When NATO leaders get together, their meetings tend to follow a familiar script and their gathering in a hotel north of London in early December was no different.
The presidents of France, Turkey and the US engaged in ill-tempered exchanges – casting Donald Trump, unusually, as NATO’s champion. Meanwhile, NATO’s unflappable secretary general, Jens Stoltenberg, did his best to talk up the alliance’s accomplishments: recognition of space as an operational domain, greater attention to China’s military modernisation, and “unprecedented” increases in defence spending.
The closing London Declaration, true to form, glossed over allied differences in favour of “solidarity, unity and cohesion”, noting concrete progress on counter-terrorism, burden-sharing and military readiness.
But if we left the serious business of diplomacy to students rather than politicians would they fare any better?
NATO: the real thing
Once the politicians leave town, it is flexibility and focus that matter. NATO has not survived for 70 years for nothing. Its “pragmatic functionalism” means the organisation can bend to the changing demands of its members and the fluid and sometimes sudden shifts in the international environment – be that the end of the Cold War, war in the Balkans, 9/11, the resurgence of Russian power and, conceivably, even the rise of China.
It is often forgotten that NATO has also played a role in disaster management. Its first such mission – flood relief in Belgium and the Netherlands – was as long ago as 1953. Since 1998, NATO has operated the Euro-Atlantic Disaster Response Coordination Centre (EADRCC). Albania, which suffered an earthquake at the end of November, has just requested assistance from that body.
Albania’s earthquake has not preoccupied NATO leaders much this week – but NATO’s agility in emergencies was tested to the limit in a “Model NATO” summit organised by the British International Studies Association and supported by NATO’s Public Diplomacy Division. In a day-long exercise on December 2, 2019, more than 90 students from 15 UK universities met at the Foreign and Commonwealth Office to role-play NATO’s response to a disaster of unprecedented scale and consequence.
A new model NATO
The participating students had been forewarned. In a briefing circulated some weeks earlier, they’d been alerted to the probability of significant seismic activity and the need to mobilise civil and military resources to cope with the consequences.
The crisis updates circulated on the day took the breath away: a massive earthquake in Turkey resulting in tens of thousands of fatalities, a landslip in the Canary Islands sending a tsunami racing across the Atlantic towards north America, and a massive volcanic eruption on the Italian island of Stromboli.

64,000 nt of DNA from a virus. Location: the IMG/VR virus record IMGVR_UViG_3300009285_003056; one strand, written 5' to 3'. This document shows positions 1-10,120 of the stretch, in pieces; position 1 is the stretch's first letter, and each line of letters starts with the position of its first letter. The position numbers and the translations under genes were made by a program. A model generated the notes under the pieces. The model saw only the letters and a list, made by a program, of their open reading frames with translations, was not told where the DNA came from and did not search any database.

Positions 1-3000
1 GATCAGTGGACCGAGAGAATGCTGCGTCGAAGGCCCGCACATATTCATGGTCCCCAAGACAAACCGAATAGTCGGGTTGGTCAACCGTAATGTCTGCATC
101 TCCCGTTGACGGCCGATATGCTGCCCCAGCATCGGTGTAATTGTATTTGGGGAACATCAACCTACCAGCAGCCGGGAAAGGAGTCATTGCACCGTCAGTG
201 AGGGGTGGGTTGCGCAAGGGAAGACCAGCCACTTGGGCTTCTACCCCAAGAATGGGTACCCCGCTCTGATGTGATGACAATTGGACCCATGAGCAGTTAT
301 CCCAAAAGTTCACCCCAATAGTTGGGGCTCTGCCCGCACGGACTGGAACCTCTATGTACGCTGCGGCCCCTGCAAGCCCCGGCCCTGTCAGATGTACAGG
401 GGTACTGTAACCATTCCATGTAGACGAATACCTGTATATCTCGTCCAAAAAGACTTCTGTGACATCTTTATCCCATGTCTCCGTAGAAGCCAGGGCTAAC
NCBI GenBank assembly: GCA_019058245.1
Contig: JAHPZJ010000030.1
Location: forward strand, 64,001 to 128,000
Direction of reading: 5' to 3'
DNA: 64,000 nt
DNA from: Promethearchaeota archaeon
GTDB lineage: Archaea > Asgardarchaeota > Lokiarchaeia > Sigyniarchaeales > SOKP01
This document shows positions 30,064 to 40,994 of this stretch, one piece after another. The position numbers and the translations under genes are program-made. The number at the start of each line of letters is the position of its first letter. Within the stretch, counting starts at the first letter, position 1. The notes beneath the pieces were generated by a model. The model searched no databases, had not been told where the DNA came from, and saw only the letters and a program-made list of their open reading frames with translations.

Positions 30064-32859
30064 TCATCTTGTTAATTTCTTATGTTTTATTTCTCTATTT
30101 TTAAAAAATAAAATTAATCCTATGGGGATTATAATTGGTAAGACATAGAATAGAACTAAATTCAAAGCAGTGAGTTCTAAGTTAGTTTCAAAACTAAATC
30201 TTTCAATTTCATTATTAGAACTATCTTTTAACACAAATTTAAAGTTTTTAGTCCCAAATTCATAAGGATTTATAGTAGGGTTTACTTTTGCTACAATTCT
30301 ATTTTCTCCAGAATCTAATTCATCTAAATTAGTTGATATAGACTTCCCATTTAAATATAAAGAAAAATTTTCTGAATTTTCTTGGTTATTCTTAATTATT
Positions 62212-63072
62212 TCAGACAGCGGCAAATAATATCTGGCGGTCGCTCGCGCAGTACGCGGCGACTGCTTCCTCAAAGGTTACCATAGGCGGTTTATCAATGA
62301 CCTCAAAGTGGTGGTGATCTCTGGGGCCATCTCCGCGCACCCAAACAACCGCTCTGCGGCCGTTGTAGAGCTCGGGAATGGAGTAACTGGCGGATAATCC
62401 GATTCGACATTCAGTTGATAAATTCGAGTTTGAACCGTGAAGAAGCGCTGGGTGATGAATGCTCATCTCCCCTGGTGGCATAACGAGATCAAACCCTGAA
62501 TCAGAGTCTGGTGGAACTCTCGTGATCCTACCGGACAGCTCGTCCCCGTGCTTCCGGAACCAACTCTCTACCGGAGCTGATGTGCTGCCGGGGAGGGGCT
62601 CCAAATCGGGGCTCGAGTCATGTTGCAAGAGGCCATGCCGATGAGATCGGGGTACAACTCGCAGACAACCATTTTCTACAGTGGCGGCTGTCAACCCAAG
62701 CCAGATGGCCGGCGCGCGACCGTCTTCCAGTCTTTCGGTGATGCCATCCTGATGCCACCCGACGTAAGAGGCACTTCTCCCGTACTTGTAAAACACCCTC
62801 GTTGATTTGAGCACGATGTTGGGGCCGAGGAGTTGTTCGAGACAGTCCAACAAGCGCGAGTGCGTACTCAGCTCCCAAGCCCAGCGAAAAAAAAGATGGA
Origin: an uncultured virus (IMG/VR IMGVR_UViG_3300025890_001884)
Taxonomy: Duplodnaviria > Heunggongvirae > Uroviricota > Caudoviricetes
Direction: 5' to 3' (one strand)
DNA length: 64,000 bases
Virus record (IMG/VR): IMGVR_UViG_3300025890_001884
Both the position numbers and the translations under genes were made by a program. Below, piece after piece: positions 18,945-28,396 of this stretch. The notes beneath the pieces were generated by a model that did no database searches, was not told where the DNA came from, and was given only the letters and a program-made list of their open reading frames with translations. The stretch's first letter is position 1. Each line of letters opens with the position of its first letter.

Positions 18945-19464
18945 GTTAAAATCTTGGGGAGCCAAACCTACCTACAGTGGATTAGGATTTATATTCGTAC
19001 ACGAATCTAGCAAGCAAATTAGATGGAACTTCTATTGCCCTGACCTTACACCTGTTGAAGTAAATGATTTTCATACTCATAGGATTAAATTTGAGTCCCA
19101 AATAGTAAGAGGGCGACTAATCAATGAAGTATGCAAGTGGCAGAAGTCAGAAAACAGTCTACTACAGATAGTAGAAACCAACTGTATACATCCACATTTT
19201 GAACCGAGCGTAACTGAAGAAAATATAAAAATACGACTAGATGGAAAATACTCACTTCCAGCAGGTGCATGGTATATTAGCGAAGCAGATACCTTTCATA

The students rose to the occasion. Representing all NATO’s 29 nations (plus incoming ally, North Macedonia), and working through two specialised NATO bodies – the Military Committee and the Civil Emergency Planning Committee – they agreed a detailed set of actions. Endorsed in a final declaration by NATO’s highest authority, the North Atlantic Council, that involved activating the EADRCC, partnering with the EU, the UN and the Red Cross, and mobilising national and joint NATO military assets for the delivery of humanitarian aid.
Inspiring future diplomats
Of course, all of this was fiction. But the exercise served an important educational purpose. Having been involved in Model NATO events for over a decade, I can think of no better educational tool than simulations and role play for motivating and enthusing students.
These are highly effective in replicating “real world” phenomena and so convey to students and instructors alike insights unobtainable in traditional classroom settings. Model UN is perhaps the best known example – but the European Union, the Arab League and the African Union are also frequently role-played.
Model NATO, meanwhile, has obtained a permanent presence in the educational calendar with simulations being run in Washington DC, Bologna, The Hague and elsewhere. The benefit of such events is not only educational. Preparation for, and involvement in, a model summit can inspire students to embark upon careers and projects in diplomacy, government, the charitable sector and the armed forces.
Politicians make the headlines, but it is the hard work and commitment of staffers, civil servants – and, in NATO’s case, the military – which keep international organisations on the road. Students become politicians but many more will join the ranks of these important professions.